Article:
One challenge that has been on the forefront of our multifamily clients’ minds over the last year is amenity occupancy and programming. During this time of uncertainty and change, it is vital to take a step back and truly understand community needs and expectations for communal spaces, allowing for thoughtful, strategic design.
Prior to the pandemic, amenities were all about shared spaces, promoting togetherness and creating social interaction. Amenities were the active pulse points of the communities. We’ve heard a bit of buzz about indoor amenities being a thing of the past. While we wholly support the need for outdoor connection and open spaces, eliminating indoor amenities seems too reactionary and, frankly, impossible, in areas where climate does not allow people to be outside year-round.
A recent study done by Assurant showed that the most important feature for residents in 2021 is larger living spaces because they are adapting to more time spent at home. This was a change from pre-pandemic times when lower-density areas or communities were more important. This tells us that people are wanting to spread out in their living space, not necessarily spend more time outside. In multifamily communities, we consider shared amenities an extension of residents’ living spaces. Extra care will be needed to make these indoor spaces possible by creating more indoor/outdoor connections, improving air circulation, incorporating biophilic design and utilizing strategic space planning.
All that being said, we are very much still focusing on indoor amenities, and specifically “super amenities” — spaces that add unique activities and support a broad range of lifestyles. Spaces such as recording studios, art studios, bowling allies, virtual reality lounges, maker spaces and demonstration kitchens allow for social interaction in our new state of extra caution. It’s important to note that middle market properties will be the most sought after, so being strategic about the unique amenities to offer, while not pricing rent out of attainability, will be a key factor.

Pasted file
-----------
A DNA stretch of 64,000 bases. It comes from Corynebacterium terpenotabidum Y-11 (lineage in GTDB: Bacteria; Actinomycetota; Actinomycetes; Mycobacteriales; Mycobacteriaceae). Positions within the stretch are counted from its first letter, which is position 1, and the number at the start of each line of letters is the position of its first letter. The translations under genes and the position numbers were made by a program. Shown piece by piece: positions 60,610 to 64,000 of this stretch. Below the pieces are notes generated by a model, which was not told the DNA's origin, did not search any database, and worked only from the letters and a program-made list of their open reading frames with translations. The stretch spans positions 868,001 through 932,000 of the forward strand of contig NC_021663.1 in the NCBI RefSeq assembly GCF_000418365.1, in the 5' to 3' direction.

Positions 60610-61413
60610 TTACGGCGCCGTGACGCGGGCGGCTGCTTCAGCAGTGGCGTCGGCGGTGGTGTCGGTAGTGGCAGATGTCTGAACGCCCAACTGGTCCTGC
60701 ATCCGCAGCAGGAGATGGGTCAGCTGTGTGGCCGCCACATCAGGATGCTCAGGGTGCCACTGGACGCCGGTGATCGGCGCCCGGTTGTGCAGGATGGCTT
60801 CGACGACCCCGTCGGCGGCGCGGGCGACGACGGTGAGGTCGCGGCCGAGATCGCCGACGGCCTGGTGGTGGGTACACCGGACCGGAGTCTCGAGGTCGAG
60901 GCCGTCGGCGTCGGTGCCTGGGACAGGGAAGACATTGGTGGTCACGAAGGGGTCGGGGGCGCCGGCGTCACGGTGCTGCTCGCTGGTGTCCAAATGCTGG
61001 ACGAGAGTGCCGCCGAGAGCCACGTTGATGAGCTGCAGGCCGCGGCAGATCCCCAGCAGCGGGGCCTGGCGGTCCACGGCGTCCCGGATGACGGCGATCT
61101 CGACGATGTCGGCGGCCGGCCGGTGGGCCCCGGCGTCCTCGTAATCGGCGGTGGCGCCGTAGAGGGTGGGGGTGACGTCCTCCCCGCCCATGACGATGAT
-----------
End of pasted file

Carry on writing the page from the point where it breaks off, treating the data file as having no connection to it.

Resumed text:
In our previous article, we spoke of the idea of the “third place,” a place that isn’t home or work. The easiest way to decide which amenities will be important to one’s consumer is to look at the surrounding neighborhood and supplement key features that are lacking. Additionally, always consider the shared living spaces as extensions of residents’ units and offer something they can’t get in the same way behind their unit doors.
Depending on the market and its eagerness to bounce back from lock downs, supplementing the local neighborhoods may be more successful when tenants are unwilling or unable to leave the property. Communities have a responsibility but it’s also a huge asset to be able to instill trust and comfort for a tenant who does not feel that same comfort in completely public places. This will hold true beyond the pandemic, as well. Knowing that, we should feel confident in not eliminating indoor amenity offerings, but strategically giving them the thoughtfulness they need to be an asset to both the property and the resident.
Wendi Stallings is the principal of Phoenix- and San Francisco-based Private Label International, a full-service interior design studio that develops hospitality environments and lifestyle brand experiences for clients worldwide.
Photos courtesy of Private Label International